If you make a promise, you should stick to it. That's what we were told when we were young and there is no reason why this should change as we get older.
Only it has now, with Standard Life announcing last week that it is breaking its mortgage endowment promise.
It must be said that the decision to make this pledge in the first place, four years ago, was rather above and beyond the call of duty. But it was a comfort to customers when it was becoming clear that there might be a shortfall in their maturing endowment policies. Standard Life said it would meet the shortfall if this were the case.
However, it turns out that this comfort blanket for policyholders provided only a false sense of security. We can only assume Standard Life was crossing its fingers behind its back. It was gambling that the stock market wouldn't perform so badly that it wouldn't be able to stick to its promise, and it never foresaw the severe bear market that has put paid to the promise.
In terms of business logic, Standard Life is making the right decision in going back on a pledge that is costing it £100m a year, and could have cost even more if it had continued to stick by it. Most of the mutual's endowment policies mature between 2010 and 2020 and a lot could happen between now and then (as well, of course, as the market rising again and there not being endowment shortfalls after all).
At least it is unwinding the promise now - while these investors may still have time to make up a possible shortfall - rather than leaving it until their policies mature and then telling them they're out of luck.
The decision is also sensible as far as other Standard Life customers are concerned, because it preserves the overall strength of the company. The endowment promise was becoming a drain and, given that the insurer will probably seek a stock market listing in 2006, it's important that the business appears to be strong. Endowment holders who are also members may lose out on their policies, but hopefully they will benefit in the long run with a tasty windfall once the insurer demutualises.
I don't have a problem with there not being an endowment promise at Standard Life any longer - unless customers were mis-sold their policy and not made aware of the dangers (and if they were, they can still pursue this claim). It's part and parcel of investing on the stock market.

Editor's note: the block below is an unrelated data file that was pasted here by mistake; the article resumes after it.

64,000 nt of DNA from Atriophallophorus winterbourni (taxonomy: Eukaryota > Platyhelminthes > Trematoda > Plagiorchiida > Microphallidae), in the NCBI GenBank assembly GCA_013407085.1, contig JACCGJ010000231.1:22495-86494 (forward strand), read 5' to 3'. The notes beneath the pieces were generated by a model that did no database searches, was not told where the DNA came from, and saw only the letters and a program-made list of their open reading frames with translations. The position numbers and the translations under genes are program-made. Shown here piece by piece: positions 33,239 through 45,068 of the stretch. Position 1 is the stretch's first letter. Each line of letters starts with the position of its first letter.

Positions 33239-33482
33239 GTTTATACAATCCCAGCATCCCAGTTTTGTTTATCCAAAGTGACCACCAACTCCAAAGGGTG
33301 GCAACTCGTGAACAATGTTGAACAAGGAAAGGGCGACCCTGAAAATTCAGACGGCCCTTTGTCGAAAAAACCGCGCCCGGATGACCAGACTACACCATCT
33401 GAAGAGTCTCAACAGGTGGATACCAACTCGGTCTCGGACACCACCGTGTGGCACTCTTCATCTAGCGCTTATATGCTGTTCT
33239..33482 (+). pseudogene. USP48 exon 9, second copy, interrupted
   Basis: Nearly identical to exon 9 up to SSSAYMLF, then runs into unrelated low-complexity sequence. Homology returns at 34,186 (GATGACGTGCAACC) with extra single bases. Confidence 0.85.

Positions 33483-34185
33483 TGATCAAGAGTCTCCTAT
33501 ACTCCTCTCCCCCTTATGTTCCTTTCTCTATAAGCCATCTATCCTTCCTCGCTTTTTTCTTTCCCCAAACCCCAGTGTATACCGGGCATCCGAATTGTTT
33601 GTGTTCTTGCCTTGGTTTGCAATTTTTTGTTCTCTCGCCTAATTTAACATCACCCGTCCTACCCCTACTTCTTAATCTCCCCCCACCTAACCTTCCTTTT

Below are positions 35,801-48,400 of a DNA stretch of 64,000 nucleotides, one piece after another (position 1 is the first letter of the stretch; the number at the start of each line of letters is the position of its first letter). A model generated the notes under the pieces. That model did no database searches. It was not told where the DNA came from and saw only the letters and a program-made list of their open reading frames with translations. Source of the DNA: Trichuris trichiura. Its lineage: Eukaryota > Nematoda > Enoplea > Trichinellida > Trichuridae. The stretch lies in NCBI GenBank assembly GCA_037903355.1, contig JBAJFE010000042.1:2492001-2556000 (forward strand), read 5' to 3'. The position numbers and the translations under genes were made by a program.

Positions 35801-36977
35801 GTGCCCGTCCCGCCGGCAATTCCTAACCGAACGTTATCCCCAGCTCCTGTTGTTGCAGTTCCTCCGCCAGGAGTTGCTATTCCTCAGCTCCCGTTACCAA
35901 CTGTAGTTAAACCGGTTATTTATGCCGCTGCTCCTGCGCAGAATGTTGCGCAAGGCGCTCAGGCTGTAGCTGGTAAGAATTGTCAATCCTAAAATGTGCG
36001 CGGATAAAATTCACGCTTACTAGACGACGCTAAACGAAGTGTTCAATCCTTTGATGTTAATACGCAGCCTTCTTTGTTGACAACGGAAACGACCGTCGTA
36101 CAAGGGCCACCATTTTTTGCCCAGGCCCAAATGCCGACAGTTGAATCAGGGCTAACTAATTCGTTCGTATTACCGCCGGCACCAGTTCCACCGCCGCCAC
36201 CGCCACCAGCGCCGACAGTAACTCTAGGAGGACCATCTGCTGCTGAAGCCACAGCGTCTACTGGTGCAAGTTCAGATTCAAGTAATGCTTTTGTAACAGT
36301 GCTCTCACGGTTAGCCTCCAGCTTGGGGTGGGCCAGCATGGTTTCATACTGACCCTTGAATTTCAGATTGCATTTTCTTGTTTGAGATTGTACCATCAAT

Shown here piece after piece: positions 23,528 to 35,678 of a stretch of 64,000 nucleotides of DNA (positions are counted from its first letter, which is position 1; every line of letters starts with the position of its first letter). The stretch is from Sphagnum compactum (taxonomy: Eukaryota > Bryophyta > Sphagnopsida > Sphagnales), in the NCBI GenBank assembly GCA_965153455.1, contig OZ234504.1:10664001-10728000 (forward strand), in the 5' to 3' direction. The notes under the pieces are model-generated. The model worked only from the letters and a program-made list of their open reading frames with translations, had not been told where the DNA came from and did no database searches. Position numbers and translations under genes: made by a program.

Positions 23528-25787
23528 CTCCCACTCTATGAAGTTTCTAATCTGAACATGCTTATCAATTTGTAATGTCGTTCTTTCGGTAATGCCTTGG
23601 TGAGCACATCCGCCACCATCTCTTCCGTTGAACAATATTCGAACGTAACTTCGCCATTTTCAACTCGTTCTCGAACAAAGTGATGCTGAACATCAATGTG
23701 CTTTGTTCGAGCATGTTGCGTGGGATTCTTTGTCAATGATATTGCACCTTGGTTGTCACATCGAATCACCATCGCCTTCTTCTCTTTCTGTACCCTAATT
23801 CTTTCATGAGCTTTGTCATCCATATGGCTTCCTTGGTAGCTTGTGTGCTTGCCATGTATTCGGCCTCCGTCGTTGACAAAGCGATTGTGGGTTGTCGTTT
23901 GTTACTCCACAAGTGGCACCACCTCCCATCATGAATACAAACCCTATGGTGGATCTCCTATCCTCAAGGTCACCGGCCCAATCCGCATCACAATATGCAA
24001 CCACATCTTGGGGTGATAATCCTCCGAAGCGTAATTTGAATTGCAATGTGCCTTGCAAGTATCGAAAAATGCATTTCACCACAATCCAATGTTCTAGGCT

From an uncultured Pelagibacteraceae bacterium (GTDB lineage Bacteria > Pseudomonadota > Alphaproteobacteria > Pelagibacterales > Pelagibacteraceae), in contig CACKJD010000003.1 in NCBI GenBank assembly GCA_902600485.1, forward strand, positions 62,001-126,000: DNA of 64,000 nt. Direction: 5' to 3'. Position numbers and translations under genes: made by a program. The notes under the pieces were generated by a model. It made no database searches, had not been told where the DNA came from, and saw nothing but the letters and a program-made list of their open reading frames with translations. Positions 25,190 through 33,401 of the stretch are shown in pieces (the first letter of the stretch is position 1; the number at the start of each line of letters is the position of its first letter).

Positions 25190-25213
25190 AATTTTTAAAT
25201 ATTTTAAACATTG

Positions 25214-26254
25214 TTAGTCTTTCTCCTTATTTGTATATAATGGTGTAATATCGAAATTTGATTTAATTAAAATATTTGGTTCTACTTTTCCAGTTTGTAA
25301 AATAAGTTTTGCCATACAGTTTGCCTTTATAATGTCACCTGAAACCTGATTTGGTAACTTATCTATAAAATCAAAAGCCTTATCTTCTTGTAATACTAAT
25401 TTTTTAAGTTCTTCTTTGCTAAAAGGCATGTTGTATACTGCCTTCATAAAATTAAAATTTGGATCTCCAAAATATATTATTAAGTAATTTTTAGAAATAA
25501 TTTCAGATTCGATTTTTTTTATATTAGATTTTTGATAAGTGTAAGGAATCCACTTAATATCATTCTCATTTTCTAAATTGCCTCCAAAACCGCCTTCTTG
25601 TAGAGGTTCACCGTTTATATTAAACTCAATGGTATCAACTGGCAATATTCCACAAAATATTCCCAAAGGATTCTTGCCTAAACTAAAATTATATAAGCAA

Endowments aren't guaranteed to produce returns and if markets had rocketed over the past four years, rather than struggled, policyholders would be thankful they'd taken on that risk.
But I do have a problem with an organisation which says it is going to do something - in this case, make up any shortfall in endowment policies - and then doesn't. Scrapping the promise may be a sensible decision, but it's a bitter pill for endowment holders to swallow. That the business will be stronger is small comfort to those who thought they were going to be all right even if their endowment under-performed, because the insurer they'd invested with had told them this was the case.
It's one thing to expect to deal with a shortfall yourself and do something about it; quite another to be told that someone else will sort it out so you don't have to, and then to hear that they have changed their minds. Standard Life endowment holders have lost four years when they could have been making up a possible shortfall in their policy - and can only now start to rectify the problem.
What is of even more concern is that these policyholders may not have taken action four years ago, even if they had known that they should do so. Over half of all homeowners who have been told their endowment is unlikely to produce enough funds to pay off their mortgage have yet to do anything about it, according to mortgage broker London & Country.
It is not all bad news for Standard Life policyholders. The life insurer is still strong and still delivering good value for money, according to pensions experts. And, however let-down policyholders feel, it is better for them that the company is run well than that it makes and honours promises it can ill-afford to keep.
But with consumer confidence in insurers at a low, Standard Life has done nothing to help itself or the industry.Reuse content